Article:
Archive | March, 2015

Dance Bliss – Mark Morris

27 Mar

A note by Alistair MacAulay in the New York Times recently led me to query KQED when we would get to see a classic Mark Morris scheduled for Friday March 27 in New York City. The on-line times even had snippets of the broadcast.

KQED responded to my query with the following:

“Great Performances #4005 “Mark Morris Dance Group: L’Allegro” is currently scheduled to air on KQED Life Monday 3/30 8pm-10pm, with an early morning repeat on the same channel Tuesday 3/31 2am-4am.”

So for those to whom it matters, prepare yourself for blisss.

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Janice Ross at The Jewish Museum, April 16

8 Mar

Thursday, April 16, in conjunction with the Holocaust Remembrance Day, Janice Ross will engage in conversation with Wendy Van Dyck, former San Francisco Ballet principal, in discussing Leonid Yacobsen, 1904-1975, the controversial Soviet choreographer. The discussion will occur at the Jewish Museum, 736 Mission Street, Third and Fourth Streets, San Francisco at 6:30 p.m. Tickets at $10 include Museum membership. Sales and signing for Like A Bomb Going Off, Yale University Press, 2015, will follow.

Ross, Stanford Professor in the Theatre Arts Department, and author of studies on Margaret d”Houbler [University of Wisconsin, 2000], San Francisco Ballet [Chronicle Books, 2007], Anna Halprin [University of California Press, 2009} has been both a prolific writer and steady contributor to informed coverage of dance and dance scholarship throughout her career. Following two years of a monthly dance column, 1964-1966 by a different writer, Ross became the first full-time dance writer on The Oakland Tribune, and the first in the San Francisco Bay Area. She has served as president of the Dance Critics Association and collaborated with the late Cobbett Steinberg on a San Francisco Ballet-related symposium titled “Why a Swan” when that company produced its first production of the Marius Petipa-Lev Ivanov-Petyr Ilyich Tchaikovsky classic. More recently she spent two years as President of the Society for Dance History Scholars and arranged to have the Society’s annual meeting held on the Stanford Campus during her presidency. In 2014 the Isadora Duncan Dance Award Committee, for which she served at one-time as a member, bestowed on her a Sustained Achievement Award.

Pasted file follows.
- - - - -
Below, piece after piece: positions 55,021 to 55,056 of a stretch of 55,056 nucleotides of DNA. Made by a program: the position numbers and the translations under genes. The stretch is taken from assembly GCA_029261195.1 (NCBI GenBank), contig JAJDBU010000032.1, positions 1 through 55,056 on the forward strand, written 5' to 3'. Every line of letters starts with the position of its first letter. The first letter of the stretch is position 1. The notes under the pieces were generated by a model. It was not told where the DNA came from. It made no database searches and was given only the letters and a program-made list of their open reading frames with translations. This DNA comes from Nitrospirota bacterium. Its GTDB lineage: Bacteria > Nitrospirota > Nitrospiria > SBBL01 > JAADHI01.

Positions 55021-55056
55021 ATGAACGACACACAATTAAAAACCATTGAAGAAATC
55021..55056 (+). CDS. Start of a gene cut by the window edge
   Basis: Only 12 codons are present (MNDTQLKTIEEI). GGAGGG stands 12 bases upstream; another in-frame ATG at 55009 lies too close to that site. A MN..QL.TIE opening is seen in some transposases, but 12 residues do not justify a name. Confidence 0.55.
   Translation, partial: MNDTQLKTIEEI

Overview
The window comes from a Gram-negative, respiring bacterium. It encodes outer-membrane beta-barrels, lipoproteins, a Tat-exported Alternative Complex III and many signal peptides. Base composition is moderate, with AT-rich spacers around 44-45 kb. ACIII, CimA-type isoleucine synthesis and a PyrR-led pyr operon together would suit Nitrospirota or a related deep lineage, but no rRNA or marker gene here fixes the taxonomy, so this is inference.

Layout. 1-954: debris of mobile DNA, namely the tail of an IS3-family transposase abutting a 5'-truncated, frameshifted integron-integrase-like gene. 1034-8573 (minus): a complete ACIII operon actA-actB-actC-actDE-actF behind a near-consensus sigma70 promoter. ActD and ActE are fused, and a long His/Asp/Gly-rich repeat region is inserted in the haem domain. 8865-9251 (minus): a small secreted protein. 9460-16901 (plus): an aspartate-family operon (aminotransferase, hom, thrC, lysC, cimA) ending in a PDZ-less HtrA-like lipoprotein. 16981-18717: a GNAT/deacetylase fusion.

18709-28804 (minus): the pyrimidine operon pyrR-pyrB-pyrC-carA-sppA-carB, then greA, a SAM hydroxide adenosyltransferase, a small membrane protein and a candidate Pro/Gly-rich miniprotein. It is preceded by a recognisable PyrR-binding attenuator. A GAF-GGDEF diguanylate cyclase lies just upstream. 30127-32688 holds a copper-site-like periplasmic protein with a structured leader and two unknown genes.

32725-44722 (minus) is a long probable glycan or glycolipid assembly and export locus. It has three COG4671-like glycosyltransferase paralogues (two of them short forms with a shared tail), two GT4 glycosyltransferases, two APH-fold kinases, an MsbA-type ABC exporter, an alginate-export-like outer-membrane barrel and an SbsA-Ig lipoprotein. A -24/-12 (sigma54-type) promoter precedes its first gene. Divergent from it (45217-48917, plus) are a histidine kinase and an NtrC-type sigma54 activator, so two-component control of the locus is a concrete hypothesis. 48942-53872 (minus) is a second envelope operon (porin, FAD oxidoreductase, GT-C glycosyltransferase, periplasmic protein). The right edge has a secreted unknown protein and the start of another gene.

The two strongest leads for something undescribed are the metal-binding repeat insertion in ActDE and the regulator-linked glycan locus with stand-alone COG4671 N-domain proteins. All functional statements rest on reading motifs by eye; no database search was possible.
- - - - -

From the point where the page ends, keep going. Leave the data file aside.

Dwight Grell, 6/7/1937- 2/3/2015

3 Mar


The Los Angeles Times
printed Dwight Grell’s obituary March 2, 2015. David Colker did a good job summarizing the outline of Dwight’s passion for Russian Ballet, accurate and anecdotal.

But the skein of association and the times when Dwight stumbled upon his
passion, thanks to the 1959 West Coast tour of the Bolshoi Ballet under Sol Hurok’s auspices lingers for those of us who knew him in varying shades of
intimacy.

I first met Dwight during the 1986 USA IBC Competition in Jackson when Sophia Golovina was one of the master teachers in the International Ballet School, Yuri Grigorovitch the Russian Juror and Robert Joffrey the Jury Chair.Two Russian competitors were Nina Ananiashvili and Andris Liepa. These two young dancers shared the Jackson Grand Prix, the first of only three awarded in the Competition. The second was Jose Manuel Carreno in 1990 and Johann Kobborg in 1994.

Dwight Grell, slender to gaunt because of Chrone’s disease, was there with Todd Lechtik, a short, energetic young photographer whose working hours were spent with a UCLA medical clinic. Todd had taken pictures of the exhibits that Dwight assembled when either the Bolshoi or the Kirov hove into view and he soon became the Archives’ official photographer. Todd said Dwight would go to the flower mart at 4 a.m. to select the flowers to throw on the stage, red and gold streamers for the Bolshoi, blue and white ribbons for the Kirov.

Todd said Dwight would instruct him when to send a bouquet sailing across the orchestra pit. In the beginning, the venue was the Shrine Auditorium which had basketball marks on the floor. The physical anomaly must have made those floral tributes that much more welcome.

Dwight’s genius were the gestures, the smallnesses making a dancer smile, to feel cherished. The flowers, his ability to be around to turn pages for the pianist, to run errands, and in return toe shoes ready for the discard became part of a rapidly growing cache of memorabilia

Todd’s skill as a photographer and as a ballet student with Yvonne Mounsey proved invaluable to Dwight’s Archives.